Boardroom Governance with Evan Epstein

James McRitchie: The Gadfly Seeking Corporate Change Via Shareholder Proposals

Episode Summary

In this episode, I talk with James McRitchie, a shareholder advocate and one of the three most active individuals filing shareholder proposals at U.S. public companies. He follows a long tradition of gadflies such as the Gilbert brothers, Wilma Soss, Evelyn Davis, John Chevedden, the Steiners and a few others. Last year Jim and his wife filed 50 shareholder proposals, averaging more than 50% support. In his words, his proposals seek to make corporations more democratic and accountable. Jim is the publisher of since 1995, the first corporate governance blog on the internet. We talk about his motivations and thoughts around boardroom governance and the future of the public corporation. If you like this show, please consider subscribing, leaving a review or sharing this podcast with colleagues or friends. You can also subscribe to the Boardroom Governance Newsletter at

Episode Notes

  1. Start of interview [1:30]
  2. Jim's "origin story" [2:12]
  3. How his experience at CalEPA led him to become a shareholder advocate [6:07]
  4. His experience with Mark Latham, a former Berkeley Prof and Salomon Brothers banker on developing and promoting a new shareholder proposal method  [8:03]
  5. His efforts to get elected to the CalPERS board [11:33]
  6. CalPERS and the increasing influence of institutional investors in corporate governance  [12:53]
  7. "Thirty years ago no shareholder proposal had ever passed." Last year [McRitchie] filed 50 proposals and in 26 of them he got majority vote or else he worked an agreement with the company. [14:21]
  8. His Proxy Access petition to the SEC in 2002 [15:28]
  9. Why his friends from social responsible investment (SRI) funds started filing shareholder proposals [16:57]
  10. Pax World Funds was the first socially responsible investment fund. "Later on, SRI funds started engagement campaigns." [18:55]
  11. "ISS and Glass Lewis don't set the agenda, it's the public opinion that sets the agenda." "ISS is not driving the vote, they simply hold up a mirror to its customers" [20:28]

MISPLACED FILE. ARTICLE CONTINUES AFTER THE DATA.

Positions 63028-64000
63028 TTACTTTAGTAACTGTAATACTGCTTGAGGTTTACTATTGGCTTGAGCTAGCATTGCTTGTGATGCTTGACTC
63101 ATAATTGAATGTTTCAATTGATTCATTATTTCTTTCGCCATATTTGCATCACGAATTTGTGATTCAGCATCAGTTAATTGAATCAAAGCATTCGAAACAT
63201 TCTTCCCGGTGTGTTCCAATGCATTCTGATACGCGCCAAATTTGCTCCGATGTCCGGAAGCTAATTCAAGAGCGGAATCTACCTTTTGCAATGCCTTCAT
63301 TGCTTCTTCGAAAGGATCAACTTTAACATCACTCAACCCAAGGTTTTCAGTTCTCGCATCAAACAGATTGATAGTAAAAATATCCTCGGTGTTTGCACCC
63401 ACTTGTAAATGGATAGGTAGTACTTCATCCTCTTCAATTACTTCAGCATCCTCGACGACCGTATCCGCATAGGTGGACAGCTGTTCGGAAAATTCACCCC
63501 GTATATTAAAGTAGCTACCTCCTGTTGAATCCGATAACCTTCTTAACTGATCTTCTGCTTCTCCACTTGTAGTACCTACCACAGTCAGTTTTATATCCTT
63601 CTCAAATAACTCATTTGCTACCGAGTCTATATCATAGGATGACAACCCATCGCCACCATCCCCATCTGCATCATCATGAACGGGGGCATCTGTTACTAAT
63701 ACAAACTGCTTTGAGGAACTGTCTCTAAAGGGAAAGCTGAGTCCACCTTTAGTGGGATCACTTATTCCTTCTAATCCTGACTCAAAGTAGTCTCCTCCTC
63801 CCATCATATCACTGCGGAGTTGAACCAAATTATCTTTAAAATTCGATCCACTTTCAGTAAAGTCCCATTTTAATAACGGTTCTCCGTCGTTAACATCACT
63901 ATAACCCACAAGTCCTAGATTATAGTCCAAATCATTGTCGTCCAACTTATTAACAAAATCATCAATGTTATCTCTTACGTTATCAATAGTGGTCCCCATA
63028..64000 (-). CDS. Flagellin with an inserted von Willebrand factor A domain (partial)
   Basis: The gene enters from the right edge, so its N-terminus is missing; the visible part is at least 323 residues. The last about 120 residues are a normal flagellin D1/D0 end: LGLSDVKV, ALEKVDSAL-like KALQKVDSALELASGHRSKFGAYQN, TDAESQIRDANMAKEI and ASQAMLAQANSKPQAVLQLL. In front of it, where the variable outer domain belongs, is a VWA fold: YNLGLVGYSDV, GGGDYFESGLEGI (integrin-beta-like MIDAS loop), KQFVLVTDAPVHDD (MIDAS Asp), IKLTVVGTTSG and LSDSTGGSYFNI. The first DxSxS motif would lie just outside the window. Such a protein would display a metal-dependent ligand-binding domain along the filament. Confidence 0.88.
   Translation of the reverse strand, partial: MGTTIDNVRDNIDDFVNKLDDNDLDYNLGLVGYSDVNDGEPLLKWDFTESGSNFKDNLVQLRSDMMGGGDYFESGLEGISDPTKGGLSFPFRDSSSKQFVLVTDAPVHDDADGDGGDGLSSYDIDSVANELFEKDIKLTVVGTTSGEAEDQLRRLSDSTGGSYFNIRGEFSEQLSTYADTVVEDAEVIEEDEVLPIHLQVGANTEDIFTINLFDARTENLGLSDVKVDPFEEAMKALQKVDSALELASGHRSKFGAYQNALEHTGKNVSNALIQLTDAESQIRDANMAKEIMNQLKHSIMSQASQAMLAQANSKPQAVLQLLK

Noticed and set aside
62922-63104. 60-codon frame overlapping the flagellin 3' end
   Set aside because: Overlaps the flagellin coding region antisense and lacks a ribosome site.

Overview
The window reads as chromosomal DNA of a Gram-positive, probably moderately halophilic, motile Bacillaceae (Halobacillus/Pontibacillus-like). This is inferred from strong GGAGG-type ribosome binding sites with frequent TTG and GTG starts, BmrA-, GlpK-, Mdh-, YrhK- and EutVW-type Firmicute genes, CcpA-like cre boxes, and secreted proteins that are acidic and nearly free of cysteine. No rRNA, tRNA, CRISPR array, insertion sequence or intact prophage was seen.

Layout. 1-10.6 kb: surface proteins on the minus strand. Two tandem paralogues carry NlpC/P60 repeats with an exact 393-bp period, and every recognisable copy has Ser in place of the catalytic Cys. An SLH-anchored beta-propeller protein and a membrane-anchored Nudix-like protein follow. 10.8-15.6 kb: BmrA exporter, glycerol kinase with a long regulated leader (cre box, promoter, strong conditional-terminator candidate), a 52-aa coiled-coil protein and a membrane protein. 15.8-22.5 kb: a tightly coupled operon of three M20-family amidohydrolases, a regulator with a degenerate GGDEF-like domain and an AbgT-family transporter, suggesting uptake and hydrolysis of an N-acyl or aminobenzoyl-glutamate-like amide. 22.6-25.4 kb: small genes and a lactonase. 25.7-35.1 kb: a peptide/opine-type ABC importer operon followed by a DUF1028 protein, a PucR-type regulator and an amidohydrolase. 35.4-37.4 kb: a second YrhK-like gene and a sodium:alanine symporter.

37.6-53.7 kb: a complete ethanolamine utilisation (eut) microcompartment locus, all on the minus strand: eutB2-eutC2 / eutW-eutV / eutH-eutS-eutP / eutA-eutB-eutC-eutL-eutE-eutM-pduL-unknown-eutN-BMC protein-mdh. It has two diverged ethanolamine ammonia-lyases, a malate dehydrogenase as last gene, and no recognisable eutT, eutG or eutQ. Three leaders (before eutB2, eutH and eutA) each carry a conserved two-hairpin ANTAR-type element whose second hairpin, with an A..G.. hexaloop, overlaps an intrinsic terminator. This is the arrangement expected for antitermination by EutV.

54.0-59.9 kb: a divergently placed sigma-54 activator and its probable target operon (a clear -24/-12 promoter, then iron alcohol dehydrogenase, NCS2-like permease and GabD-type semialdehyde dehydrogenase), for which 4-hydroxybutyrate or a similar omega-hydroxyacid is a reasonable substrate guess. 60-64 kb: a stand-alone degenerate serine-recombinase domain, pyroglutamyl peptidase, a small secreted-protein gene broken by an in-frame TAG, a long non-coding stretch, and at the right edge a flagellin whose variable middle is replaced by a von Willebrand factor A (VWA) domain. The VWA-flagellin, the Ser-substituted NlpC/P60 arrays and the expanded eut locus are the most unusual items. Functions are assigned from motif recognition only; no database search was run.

12. Jim's take on "stakeholder capitalism" and BRT's restatement of the purpose of the corporation. [21:56]
  13. Jim's shareholder proposals at BlackRock: His "hypocrisy proposal." [23:46]
  14. Jim's approach for his shareholder proposals, and why he's getting majority support. How he compares with John Chevedden and the Steiners. He keeps a spreadsheet with 150 target companies. [25:27]
  15. Why he does what he does: "I am really pissed off with all these injustices" [27:20]
  16. The influence of the book "A Nation of Small Shareholders" by Janice Traflet (2013) [28:47]
  17. The problem of dual class shares [31:15]
  18. Jim is taking a page from Elizabeth Warren. He'd like companies to elect a director who can serve  as a liaison to employees ("Rooney rule but including employees"). [32:33]
  19. Jim's Rulemaking Petition to the SEC for Real-Time Disclosure of Proxy Votes [34:19]
  20. Why he files around 50 shareholder proposals per year [36:14]
  21. The impact of COVID-19 on his work, and the advent of virtual shareholder meetings [37:14]
  22. "There has been tremendous corporate governance progress on paper (not so much in reality)" [38:22]
  23. How his work has enabled hedge funds to go after companies [39:18]
  24. His favorite books: [44:42]
    1. The Social Construction of Reality (1966) (Peter Berger & Thomas Luckmann)
    2. Participation and Democratic Theory (1970) (Carole Pateman)
    3. Power and Accountability (1992) (Bob Monks and Nell Minow)
  25. His favorite study: NSF meta-study from 45 years ago: workplace should be more democratic, employees should have more say. [44:42]
  26. The living person he most admires: [48:05] Nell Minow.
  27. The people that have most influenced his work: [49:06]
    1. Bob Monks
    2. Nell Minow
    3. Rich Koppes
    4. The Gilbert brothers.

Music/Soundtrack (found via Free Music Archive): Seeing The Future by Dexter Britain is licensed under a Attribution-Noncommercial-Share Alike 3.0 United States License